One of the ongoing horrors of our day is the plight of Sudan’s “Lost Boys.” One of those boys, now grown into a man, is in the middle of an arduous journey that may, God willing, take him to the priesthood.
Kuol Dut was six when the swirling chaos of war churned through his village.
He recalls playing in a field as neighbors raced toward him, screaming about militias attacking their homes. Even a boy of Kuol’s age knew that militias and soldiers slaughtered men, women and children in the vast, flat expanse of southern Sudan. So he ran, too.
That attack separated Kuol from his mother and father and cast him into a childhood of desolation. He would see friends starve to death, skin stretched taut over ribs, chests rising and falling with rattling wisps of breath.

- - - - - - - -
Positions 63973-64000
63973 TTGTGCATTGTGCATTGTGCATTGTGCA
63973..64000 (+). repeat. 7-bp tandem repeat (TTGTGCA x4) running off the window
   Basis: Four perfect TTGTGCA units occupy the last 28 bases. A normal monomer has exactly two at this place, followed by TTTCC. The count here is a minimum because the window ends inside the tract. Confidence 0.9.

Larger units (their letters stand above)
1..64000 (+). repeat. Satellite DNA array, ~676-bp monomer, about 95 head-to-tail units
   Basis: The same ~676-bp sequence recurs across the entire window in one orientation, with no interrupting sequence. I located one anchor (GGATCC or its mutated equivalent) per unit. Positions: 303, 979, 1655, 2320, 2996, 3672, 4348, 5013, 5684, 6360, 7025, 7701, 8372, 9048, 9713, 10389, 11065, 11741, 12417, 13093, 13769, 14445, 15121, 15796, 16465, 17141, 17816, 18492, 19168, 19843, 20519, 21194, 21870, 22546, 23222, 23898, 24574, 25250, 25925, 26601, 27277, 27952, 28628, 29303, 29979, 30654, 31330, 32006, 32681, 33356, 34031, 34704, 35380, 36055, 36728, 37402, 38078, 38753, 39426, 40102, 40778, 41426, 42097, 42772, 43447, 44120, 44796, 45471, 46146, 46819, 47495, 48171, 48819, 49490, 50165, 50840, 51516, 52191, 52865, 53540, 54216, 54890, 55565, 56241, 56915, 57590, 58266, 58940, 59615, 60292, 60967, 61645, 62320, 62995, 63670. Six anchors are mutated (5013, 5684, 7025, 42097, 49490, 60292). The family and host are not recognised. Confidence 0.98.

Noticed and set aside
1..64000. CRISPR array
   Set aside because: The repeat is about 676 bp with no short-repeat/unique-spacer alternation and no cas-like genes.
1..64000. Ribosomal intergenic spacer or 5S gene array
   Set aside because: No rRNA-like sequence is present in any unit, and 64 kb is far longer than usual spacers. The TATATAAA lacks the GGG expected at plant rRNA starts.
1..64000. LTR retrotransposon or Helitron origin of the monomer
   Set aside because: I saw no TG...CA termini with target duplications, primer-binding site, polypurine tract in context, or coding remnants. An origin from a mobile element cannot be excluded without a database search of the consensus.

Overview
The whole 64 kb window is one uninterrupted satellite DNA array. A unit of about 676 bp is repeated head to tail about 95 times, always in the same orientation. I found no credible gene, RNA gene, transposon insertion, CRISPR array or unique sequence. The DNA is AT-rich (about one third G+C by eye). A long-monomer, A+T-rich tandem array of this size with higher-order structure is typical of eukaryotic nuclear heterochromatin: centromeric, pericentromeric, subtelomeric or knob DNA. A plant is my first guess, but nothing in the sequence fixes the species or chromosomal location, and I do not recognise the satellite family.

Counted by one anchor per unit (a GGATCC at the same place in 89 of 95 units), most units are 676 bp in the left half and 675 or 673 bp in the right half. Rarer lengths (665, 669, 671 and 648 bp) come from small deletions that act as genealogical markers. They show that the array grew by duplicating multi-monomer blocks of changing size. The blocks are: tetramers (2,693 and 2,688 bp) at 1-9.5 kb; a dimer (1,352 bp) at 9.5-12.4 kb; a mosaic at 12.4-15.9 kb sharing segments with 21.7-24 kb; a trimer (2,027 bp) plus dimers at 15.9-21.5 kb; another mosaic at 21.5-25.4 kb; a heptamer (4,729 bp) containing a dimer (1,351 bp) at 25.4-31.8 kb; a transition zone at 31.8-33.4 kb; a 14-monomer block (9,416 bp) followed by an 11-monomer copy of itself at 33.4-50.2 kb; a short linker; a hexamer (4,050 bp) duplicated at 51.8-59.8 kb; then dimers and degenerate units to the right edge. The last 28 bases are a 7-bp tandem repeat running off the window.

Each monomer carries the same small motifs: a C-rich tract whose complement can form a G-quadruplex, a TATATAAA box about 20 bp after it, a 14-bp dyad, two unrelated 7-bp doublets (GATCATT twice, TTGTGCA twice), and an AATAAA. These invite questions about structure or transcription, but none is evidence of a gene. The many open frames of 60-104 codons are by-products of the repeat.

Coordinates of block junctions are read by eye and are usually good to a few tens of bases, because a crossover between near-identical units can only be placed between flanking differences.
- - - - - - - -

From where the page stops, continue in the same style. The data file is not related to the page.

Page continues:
Later, a rebel army would train him to fight as a child soldier, Kuol says.
Despite the horrors that he endured, Kuol’s journey eventually gave him a reverence for education and a deep Christian faith. It also led him to the hustle and bustle of the United States, a place with gleaming office towers, cable television and all-you-can-eat buffets. There Kuol would pursue his dream of becoming a Catholic priest.
He would also learn that his mother was alive after all — and they would reunite 16 years after last seeing each other.
The last time Kuol had seen his mother and other relatives was in 1988, when he and his neighbors left their smoldering village.
If they are dead,” he recalls praying, “just take their souls and put them to your right hand.”
Read the whole thing. It’s an amazing journey.